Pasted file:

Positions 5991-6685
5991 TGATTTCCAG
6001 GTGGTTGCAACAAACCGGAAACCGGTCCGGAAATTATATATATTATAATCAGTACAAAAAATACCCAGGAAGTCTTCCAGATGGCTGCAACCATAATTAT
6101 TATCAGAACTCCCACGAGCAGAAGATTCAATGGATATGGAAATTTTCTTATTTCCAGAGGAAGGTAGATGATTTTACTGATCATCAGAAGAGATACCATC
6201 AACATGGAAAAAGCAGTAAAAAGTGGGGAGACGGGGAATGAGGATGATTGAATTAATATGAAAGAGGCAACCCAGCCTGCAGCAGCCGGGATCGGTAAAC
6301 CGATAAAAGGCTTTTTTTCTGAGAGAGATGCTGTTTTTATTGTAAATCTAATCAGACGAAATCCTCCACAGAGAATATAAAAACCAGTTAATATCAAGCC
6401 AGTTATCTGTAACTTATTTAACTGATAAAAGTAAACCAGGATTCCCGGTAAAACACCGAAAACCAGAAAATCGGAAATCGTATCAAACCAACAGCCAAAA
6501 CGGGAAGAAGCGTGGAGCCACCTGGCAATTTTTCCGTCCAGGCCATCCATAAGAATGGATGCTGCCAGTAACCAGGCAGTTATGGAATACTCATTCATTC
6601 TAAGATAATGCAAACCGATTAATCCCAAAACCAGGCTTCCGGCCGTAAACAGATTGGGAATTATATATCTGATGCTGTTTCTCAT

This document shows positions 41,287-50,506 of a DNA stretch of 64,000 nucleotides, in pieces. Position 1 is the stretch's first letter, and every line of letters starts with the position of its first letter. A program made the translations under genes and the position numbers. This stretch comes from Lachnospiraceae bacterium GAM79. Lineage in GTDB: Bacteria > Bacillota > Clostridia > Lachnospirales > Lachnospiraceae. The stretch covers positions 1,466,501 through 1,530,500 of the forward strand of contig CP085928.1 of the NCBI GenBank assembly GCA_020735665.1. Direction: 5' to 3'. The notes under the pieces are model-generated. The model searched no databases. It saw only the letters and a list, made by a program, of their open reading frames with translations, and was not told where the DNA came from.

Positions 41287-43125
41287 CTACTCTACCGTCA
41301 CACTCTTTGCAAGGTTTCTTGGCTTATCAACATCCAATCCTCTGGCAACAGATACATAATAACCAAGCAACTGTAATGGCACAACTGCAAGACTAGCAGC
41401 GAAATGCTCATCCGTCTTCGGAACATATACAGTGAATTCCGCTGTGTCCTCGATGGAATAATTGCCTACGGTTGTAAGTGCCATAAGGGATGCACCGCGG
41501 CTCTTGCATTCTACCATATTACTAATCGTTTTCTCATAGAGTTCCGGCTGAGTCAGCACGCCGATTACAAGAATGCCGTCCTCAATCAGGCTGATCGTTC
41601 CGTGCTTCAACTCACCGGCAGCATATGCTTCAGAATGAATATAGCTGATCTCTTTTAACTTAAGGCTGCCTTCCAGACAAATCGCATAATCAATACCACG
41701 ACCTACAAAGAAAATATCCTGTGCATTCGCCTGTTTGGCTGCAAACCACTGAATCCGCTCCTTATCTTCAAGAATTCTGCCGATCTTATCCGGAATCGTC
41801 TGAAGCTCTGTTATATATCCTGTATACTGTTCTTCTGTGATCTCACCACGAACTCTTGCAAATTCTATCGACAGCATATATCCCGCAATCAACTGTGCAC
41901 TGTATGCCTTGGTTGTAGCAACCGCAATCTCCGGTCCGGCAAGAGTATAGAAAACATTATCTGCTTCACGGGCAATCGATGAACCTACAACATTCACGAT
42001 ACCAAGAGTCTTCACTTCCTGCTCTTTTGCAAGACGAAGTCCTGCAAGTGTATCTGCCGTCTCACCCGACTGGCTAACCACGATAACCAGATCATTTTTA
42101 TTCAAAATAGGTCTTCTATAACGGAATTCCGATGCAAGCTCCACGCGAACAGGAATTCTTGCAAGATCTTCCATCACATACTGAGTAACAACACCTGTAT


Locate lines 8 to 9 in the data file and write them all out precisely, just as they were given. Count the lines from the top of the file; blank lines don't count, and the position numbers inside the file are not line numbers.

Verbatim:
6501 CGGGAAGAAGCGTGGAGCCACCTGGCAATTTTTCCGTCCAGGCCATCCATAAGAATGGATGCTGCCAGTAACCAGGCAGTTATGGAATACTCATTCATTC
6601 TAAGATAATGCAAACCGATTAATCCCAAAACCAGGCTTCCGGCCGTAAACAGATTGGGAATTATATATCTGATGCTGTTTCTCAT